The late Ban Shigeo, a technician at the Japanese Army's 9th Technical Research Institute, left a rare and valuable account of the activities of Noborito Research Institute which was published in "The Truth About the Army Nororito Institute" (available only in the Japanese language "Rikugun Noborito Kenkyujo no Shinjitsu").[12] When the war ended, the US Army quietly enlisted certain members of Noborito in its efforts against the communist camp in the early years of the Cold War.[12] The author notes near the end of the book that Ban led the "chemical section" of a US clandestine unit hidden within Yokosuka naval base during the Korean War, and then worked on unspecified projects inside the United States from 1955 to 1959, before returning to Japan to enter the private sector.[12] Evidence that Japanese continued to assist the United States Chemical and Biological warfare program efforts continued after the Korean war into Vietnam includes a visit to Rocky Mountain Arsenal in September 1962 by Japanese delegation I-63.[13] Among many other activities, from January 1962-October 1969, Rocky Mountain Arsenal “grew, purified and biodemilitarized” plant pathogen Wheat Stem Rust (Agent TX), Puccinia graminis, var. tritici, for the Air Force biological anti-crop program. TX-treated grain was grown at the Arsenal from 1962–1968 in Sections 23-26. Unprocessed TX was also transported from Beale AFB for purification, storage, and disposal.[14] Trichothecenes Mycotoxin is a toxin that can be extracted from Wheat Stem Rust and Rice Blast and can kill or incapacitate depending on the concentration used. The “red mold disease” of wheat and barley in Japan is prevalent in the region that faces the Pacific Ocean. Toxic trichothecenes, including nivalenol, deoxynivalenol, and monoace tylnivalenol (fusarenon- X) from Fusarium nivale, can be isolated from moldy grains. In the suburbs of Tokyo, an illness similar to “red mold disease” was described in an outbreak of a food borne disease, as a result of the consumption of Fusarium-infected rice.

Ingestion of moldy grains that are contaminated with trichothecenes has been associated with mycotoxicosis.[15]

Popular culture[edit]

See also[edit]

References[edit]

  1. ^ "Final report of the Select Committee to Study Governmental Operations with Respect to Intelligence Activities, United States Senate : together with additional, supplemental, and separate views". Archive.org. Retrieved 2014-07-17.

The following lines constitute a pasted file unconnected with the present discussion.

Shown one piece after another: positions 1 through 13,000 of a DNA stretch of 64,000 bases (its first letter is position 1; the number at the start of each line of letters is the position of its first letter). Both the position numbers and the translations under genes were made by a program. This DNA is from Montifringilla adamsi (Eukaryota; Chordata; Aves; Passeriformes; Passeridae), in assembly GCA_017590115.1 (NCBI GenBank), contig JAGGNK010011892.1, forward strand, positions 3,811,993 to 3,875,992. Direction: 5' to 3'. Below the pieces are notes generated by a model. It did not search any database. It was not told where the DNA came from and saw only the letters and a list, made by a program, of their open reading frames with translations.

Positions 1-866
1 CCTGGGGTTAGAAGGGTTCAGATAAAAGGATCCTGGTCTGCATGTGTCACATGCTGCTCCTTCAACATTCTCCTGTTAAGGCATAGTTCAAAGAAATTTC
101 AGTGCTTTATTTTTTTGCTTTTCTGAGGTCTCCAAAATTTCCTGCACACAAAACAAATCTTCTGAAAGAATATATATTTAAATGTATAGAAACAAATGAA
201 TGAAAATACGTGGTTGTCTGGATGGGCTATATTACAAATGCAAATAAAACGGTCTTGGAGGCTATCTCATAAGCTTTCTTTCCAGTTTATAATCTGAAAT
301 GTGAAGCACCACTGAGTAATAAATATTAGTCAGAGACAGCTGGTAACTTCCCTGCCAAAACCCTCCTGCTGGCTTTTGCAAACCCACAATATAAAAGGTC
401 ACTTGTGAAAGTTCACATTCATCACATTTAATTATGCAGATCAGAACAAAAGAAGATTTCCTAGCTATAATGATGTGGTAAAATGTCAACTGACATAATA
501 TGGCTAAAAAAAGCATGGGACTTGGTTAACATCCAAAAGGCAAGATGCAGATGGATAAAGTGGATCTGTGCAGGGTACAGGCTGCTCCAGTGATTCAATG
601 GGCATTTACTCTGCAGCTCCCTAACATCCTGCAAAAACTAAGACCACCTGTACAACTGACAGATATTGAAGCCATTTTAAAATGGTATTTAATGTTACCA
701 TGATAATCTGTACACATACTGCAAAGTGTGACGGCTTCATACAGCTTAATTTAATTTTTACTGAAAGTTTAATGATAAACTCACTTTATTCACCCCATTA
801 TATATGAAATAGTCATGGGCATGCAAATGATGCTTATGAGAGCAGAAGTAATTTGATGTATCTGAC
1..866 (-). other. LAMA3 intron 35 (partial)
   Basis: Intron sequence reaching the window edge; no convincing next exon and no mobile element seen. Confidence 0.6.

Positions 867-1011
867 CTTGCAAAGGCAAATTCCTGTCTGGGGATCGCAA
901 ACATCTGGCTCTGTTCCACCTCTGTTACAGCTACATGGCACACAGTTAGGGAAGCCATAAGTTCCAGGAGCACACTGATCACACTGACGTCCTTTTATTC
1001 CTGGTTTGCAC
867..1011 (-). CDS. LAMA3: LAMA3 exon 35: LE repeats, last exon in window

2. ^ a b Estabrooks, G.H. Hypnosis comes of age. Science Digest, 44-50, April 1971
  3. ^ a b Gillmor, D. I Swear By Apollo. Dr. Ewen Cameron and the CIA-Brainwashing Experiments. Montreal: Eden press, 1987.
  4. ^ a b Scheflin, A.W., & Opton, E.M. The Mind manipulators. New York: Paddington Press, 1978.
  5. ^ a b Thomas, G. Journey into Madness. The Secret Story of Secret CIA Mind Control and Medical Abuse. New York: Bantam, 1989 (paperback 1990).
  6. ^ a b Weinstein, H. Psychiatry and the CIA: Victims of Mind Control. Washington, DC: American Psychiatric Press, 1990.
  7. ^ H. P. Albarelli (2009). A Terrible Mistake: The Murder of Frank Olson and the CIA's Secret Cold War Experiments. Trine Day. pp. 350–58, 490, 581–83, 686–92. ISBN 0-9777953-7-3. 
  8. ^ Samuel, Henry (2010-03-11). "French bread spiked with LSD in CIA experiment". The Daily Telegraph (London). Retrieved 2010-05-22. 
  9. ^ Gabbai, Lisbonne and Pourquier (15 September 1951). "Ergot Poisoning at Pont St. Esprit". British Medical Journal 2 (4732): 650–651. doi:10.1136/bmj.2.930.650-a. PMC 2069953. PMID 14869677. 
  10. ^ Stanley Finger (2001). Origins of Neuroscience: A History of Explorations Into Brain Function. Oxford University Press. pp. 221–. ISBN 978-0-19-514694-3. Retrieved 24 February 2013. 
  11. ^ Jeffrey C. Pommerville; I. Edward Alcamo (15 January 2012). Alcamo's Fundamentals of Microbiology: Body Systems Edition. Jones & Bartlett Publishers. pp. 734–. ISBN 978-1-4496-0594-0. Retrieved 24 February 2013. 
  12. ^ a b c "CIA review of "Rikugun Noborito Kenkyujo no shinjitsu [The Truth About the Army Noborito Research Institute]" By Ban Shigeo. Tokyo: Fuyo Shobo Shuppan, 2001:". Retrieved 26 June 2012. 
  13. ^ "Quarterly Report Rocky Mountain Arsenal Archive July 1-September 30, 1962". Retrieved 26 June 2012. 
  14. ^ "TX Anticrop Agent & Project 112". Retrieved July 19, 2012. 
  15. ^ "Medical Aspects of Chemical and Biological Warfare, Chapter 34 TRICHOTHECENE MYCOTOXINS p.659". Retrieved 26 June 2012. 

Government documents[edit]